For IDEO, innovation works on three levels. On a human level (is it useful, useable and desirable?), on a technology level (is it feasible, does it have ownable IP... does it enable innovation?), and the business level (is it viable and does it fit with the strategy?).
It’s a highly collaborative process with the client and is fundamentally about three behaviours – empathy, prototyping and storytelling.
Empathy is about putting yourself in the shoes of all of the stakeholders and in particular the user. We have people in the company with anthropology and social psychology backgrounds who are ‘empathy experts’ and can help us to see experiences through the eyes of the user and to feel their pain and pleasure points.
A culture of prototyping is really a mindset that allows us to be uninhibited about externalising ideas without fear of failure or ridicule.
We work really hard to make sure that we feel OK about sharing preposterous, perverse, laughable ideas and not shooting them down. It’s about feeling comfortable enough with the people you are working with to overcome the natural inhibitions to sharing what’s on your mind.
It’s also about getting over your own ego so that you can let your own ideas go and build on those of others.
By storytelling I mean, when you are designing experiences you have to think in a narrative way. You have to engage with what you are designing in a sequential way. You have to think of what you design as a story. From when you first engage with the situation all the way through to when you communicate the experience you have authored.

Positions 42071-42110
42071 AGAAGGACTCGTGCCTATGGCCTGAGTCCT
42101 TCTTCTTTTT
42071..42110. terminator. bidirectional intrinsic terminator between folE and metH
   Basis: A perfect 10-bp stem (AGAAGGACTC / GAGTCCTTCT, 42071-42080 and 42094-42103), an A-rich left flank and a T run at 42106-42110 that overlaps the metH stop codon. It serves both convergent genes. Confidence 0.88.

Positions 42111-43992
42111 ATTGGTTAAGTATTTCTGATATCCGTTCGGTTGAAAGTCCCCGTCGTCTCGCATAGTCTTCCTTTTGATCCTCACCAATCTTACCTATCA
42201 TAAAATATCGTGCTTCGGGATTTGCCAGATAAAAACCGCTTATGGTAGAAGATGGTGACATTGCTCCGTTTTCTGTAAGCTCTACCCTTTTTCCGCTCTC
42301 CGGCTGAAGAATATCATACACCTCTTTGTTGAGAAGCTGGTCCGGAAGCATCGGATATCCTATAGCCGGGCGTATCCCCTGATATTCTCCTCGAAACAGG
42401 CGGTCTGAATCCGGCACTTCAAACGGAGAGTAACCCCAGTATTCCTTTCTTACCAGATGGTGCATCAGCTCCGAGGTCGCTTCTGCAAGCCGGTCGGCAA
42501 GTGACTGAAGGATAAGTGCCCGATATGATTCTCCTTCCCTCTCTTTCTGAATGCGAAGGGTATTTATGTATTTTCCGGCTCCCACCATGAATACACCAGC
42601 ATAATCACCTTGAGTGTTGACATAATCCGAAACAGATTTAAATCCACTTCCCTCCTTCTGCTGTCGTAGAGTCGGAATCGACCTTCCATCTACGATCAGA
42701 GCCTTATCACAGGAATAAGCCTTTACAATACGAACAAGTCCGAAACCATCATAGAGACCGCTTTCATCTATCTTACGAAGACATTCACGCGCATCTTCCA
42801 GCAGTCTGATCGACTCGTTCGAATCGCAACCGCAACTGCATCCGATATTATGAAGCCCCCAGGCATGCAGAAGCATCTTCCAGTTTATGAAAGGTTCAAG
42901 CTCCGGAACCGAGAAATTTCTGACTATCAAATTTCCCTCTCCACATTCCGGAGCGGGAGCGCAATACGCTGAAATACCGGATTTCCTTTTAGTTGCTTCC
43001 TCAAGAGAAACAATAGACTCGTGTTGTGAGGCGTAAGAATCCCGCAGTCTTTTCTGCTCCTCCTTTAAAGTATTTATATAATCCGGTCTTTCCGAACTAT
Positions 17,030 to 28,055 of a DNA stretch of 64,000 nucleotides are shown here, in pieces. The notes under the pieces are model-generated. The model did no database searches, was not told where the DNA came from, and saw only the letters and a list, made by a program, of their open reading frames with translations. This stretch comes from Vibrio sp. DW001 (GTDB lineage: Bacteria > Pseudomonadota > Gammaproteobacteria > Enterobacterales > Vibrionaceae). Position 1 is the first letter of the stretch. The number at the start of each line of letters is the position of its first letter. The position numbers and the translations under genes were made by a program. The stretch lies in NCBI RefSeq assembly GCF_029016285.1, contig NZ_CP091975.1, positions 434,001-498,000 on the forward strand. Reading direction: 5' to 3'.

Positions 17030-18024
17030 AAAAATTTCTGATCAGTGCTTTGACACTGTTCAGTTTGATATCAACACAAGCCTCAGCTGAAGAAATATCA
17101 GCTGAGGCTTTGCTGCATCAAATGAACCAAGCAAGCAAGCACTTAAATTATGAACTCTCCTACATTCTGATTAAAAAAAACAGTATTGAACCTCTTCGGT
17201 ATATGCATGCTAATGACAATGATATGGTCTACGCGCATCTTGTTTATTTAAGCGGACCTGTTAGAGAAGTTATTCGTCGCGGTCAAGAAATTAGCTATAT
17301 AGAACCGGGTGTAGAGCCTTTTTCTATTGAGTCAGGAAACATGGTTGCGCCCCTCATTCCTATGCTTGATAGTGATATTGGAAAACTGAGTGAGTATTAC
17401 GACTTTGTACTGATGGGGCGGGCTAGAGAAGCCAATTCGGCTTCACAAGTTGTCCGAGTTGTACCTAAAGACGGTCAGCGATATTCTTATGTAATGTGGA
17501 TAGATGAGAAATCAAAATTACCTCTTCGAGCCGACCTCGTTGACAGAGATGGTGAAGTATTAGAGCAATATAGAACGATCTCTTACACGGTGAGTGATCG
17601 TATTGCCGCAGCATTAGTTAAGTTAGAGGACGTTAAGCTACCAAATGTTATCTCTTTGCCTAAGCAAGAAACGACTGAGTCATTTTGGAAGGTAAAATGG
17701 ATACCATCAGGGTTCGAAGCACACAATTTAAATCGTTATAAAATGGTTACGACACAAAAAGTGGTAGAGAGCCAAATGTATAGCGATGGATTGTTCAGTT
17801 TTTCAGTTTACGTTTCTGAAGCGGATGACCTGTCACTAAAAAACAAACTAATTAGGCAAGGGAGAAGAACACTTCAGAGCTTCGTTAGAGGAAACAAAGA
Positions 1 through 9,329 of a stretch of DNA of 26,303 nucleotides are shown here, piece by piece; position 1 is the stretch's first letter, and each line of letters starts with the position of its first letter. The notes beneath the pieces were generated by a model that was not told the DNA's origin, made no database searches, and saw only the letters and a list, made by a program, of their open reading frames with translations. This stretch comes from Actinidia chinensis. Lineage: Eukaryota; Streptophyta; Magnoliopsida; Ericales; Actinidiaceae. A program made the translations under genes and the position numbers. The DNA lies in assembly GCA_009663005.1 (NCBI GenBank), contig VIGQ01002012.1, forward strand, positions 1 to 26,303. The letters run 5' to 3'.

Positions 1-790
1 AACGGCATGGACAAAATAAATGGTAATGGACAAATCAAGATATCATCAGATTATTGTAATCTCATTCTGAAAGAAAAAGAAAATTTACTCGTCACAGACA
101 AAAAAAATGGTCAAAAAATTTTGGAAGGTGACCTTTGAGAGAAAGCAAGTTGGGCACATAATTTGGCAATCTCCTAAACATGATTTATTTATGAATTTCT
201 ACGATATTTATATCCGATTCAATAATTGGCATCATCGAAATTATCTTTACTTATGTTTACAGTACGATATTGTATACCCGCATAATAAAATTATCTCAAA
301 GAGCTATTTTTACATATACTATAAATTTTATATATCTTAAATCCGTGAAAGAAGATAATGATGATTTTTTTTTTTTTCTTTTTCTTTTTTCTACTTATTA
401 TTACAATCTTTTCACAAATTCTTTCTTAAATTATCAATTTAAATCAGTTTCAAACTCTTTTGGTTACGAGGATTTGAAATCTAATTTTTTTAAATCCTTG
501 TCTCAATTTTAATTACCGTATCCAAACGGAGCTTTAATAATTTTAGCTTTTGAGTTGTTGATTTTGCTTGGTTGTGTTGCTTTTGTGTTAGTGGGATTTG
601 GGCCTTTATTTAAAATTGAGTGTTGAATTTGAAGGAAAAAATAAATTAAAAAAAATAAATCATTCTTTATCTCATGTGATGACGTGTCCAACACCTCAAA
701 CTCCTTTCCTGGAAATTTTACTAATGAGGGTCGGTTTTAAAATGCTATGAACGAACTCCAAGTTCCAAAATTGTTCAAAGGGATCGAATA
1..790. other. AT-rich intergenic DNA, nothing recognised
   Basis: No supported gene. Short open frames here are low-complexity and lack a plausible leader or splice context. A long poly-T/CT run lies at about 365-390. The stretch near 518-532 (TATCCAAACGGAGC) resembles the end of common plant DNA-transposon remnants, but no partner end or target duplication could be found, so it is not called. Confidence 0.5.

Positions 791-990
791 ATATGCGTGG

A universal language at Electrolux
Leading global design and manufacturing company, Electrolux, now boasts five design centres and nine design studios around the world, spread across a range of sectors and product categories.
The global reach of the company includes design centres in Shanghai, Brazil, North America, Italy and Europe. Its success around the world reflects the effective blending of its Scandinavian philosophies with local cultures.
Henrik Otto, senior vice president global design at Electrolux, suggests Scandinavia fosters a culture that is honest and open.
“Scandinavians stay true to themselves,” he explains. “As designers and manufacturers, they believe in their products. Scandinavian society is a thoughtful, caring and considerate society.”